High streets in the Westcountry among 'best performers'
High streets in the Westcountry are among the "best performers" in the country after a national survey revealed the number of empty shops in UK town centres hit an all-time high last month.
While town centre vacancy rates jumped to 14.6 per cent in February – that is more than one in seven shops closed – the South West bucked the trend by remaining steady at an average 11 per cent.
Some centres recorded even better results, with both Exeter and Taunton having among the fewest vacant shops in the country.
Derek Phillips, vice-president of Exeter Chamber of Commerce and Industry, said the city was buzzing with activity.
He added: "We have got very few vacancies in Princesshay and big names are moving into the city all the time – that's even before the John Lewis effect this autumn.
"We know that many of the vacant shops are under offer and certainly city centre vacancy rates are down to about 6.4 per cent.
"This is really positive news for us."
A report by the Local Data Company (LDC) painted a bleak picture of the economic health of towns across the country and said the figures were the highest since the index started four years ago.
LDC director Matthew Hopkinson said: "The latest increase is not unexpected as post-Christmas occupancy levels drop and retailer failures continue. The best performing centres are mainly in the South and West."
The LDC, which visits more than 2,700 towns, cities, retail parks and shopping centres for its study, expects a further fall in consumer confidence, rising unemployment, the continued growth of supermarkets and the internet to lift the vacancy rate further.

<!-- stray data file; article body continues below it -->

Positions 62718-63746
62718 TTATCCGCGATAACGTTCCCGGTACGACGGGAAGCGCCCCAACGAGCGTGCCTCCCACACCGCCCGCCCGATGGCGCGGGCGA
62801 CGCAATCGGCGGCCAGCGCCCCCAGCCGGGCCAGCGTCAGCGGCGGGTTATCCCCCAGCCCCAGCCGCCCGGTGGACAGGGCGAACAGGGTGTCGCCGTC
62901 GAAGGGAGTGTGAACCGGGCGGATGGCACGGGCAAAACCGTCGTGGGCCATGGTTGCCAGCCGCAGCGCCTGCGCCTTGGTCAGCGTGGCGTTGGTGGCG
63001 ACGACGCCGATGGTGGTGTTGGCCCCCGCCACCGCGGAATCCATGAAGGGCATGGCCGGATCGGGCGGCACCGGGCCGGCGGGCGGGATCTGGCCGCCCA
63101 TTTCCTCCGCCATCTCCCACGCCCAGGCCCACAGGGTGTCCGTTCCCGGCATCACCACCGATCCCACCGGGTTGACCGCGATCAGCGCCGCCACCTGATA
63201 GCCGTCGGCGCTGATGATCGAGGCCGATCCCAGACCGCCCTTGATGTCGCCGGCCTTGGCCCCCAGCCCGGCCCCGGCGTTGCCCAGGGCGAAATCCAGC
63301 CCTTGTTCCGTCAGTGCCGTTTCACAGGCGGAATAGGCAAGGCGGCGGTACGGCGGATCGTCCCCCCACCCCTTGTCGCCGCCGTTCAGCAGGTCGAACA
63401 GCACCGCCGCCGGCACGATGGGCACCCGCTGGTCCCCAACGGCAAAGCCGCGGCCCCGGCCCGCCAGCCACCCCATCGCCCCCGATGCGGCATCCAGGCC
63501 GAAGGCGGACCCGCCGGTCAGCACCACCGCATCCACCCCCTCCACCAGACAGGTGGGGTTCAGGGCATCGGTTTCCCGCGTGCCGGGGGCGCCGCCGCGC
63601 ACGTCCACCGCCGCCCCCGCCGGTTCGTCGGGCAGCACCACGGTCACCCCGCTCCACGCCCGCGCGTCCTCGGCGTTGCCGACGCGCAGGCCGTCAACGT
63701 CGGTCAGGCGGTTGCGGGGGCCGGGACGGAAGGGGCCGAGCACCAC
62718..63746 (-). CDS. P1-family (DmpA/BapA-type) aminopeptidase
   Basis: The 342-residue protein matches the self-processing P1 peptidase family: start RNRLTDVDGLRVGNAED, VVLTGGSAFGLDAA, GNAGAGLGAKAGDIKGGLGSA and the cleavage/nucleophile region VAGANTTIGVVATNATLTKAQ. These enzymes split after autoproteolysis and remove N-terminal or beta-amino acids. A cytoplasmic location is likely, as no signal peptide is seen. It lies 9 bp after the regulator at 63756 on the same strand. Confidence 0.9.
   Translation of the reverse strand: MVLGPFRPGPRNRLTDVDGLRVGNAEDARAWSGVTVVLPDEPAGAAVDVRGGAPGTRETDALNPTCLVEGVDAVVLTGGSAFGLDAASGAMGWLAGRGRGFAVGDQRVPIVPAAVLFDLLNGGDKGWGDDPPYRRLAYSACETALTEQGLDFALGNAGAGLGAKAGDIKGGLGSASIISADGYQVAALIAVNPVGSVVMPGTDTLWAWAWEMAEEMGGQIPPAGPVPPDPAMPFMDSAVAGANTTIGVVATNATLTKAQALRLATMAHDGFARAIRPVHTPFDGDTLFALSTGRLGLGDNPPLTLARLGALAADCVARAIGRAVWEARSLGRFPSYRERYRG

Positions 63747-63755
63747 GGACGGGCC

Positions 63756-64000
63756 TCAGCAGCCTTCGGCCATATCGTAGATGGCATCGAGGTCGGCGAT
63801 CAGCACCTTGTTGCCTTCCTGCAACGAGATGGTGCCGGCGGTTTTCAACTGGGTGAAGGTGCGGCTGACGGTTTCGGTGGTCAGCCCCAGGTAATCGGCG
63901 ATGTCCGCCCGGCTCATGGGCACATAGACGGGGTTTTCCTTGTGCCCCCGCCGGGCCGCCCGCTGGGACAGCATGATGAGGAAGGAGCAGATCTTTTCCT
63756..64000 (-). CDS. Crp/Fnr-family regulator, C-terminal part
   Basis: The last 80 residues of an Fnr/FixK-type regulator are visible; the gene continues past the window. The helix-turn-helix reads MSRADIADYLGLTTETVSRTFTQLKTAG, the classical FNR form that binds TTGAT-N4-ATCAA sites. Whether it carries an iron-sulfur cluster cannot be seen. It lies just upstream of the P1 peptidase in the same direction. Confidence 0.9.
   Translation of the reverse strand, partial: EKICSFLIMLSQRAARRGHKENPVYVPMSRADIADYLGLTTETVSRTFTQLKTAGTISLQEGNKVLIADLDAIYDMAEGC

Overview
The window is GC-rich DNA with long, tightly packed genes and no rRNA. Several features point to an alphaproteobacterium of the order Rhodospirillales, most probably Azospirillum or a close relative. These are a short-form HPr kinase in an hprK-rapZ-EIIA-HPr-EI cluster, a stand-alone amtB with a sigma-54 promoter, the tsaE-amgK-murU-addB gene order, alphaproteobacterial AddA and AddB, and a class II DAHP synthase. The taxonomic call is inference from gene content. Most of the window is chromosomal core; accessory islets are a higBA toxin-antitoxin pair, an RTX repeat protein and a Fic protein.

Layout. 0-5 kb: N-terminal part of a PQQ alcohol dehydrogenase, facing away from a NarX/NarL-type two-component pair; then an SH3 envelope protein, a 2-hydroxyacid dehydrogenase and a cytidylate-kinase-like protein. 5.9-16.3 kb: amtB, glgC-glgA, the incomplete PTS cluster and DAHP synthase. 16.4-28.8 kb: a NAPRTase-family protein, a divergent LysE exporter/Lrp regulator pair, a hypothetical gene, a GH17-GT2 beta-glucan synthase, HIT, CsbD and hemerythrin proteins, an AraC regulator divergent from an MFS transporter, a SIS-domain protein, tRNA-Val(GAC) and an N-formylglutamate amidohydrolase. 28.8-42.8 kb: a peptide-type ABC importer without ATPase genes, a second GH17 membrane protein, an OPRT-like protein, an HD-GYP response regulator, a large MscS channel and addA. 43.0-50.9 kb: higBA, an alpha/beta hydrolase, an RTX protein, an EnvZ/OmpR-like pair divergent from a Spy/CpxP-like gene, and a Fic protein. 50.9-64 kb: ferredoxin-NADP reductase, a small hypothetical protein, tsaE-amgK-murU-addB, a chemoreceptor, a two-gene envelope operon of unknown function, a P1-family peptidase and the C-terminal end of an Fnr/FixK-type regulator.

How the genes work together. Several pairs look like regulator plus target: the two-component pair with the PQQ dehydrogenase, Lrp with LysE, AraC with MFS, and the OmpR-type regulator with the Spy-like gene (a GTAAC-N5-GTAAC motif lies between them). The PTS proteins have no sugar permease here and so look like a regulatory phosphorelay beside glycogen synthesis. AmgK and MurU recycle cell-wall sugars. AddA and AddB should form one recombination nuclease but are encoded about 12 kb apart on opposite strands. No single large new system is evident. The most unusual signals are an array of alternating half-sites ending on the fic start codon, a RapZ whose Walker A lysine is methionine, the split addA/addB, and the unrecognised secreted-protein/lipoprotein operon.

In its bi-annual regional breakdown, LDC said the best performing centres included Exeter, Kingston, Camden, Cambridge, Taunton, Salisbury and St Albans – all with a vacancy rate of below ten per cent.
Later the month, the Government is due to respond to the Portas Review – delivered by celebrity retail expert Mary Portas – which recommends cutting regulations for high street traders and the launch of a national market day.
A gloomier-than-expected picture of the retail sector emerged yesterday and fuelled fears over the strength of the wider recovery in the first quarter of the year.
Retail sales volumes fell by a larger-than-expected 0.8 per cent last month, said the Office for National Statistics, while January's growth was revised down to 0.3 per cent from an earlier estimate of 0.9 per cent.
The City had been expecting a 0.4 per cent decrease in February.
Local Government Minister Grant Shapps said: "A number of our high streets are struggling against stiff competition from internet shopping and out-of-town shopping centres, which is why we already have responded rapidly to recommendations on the future of high streets and will publish our full response shortly."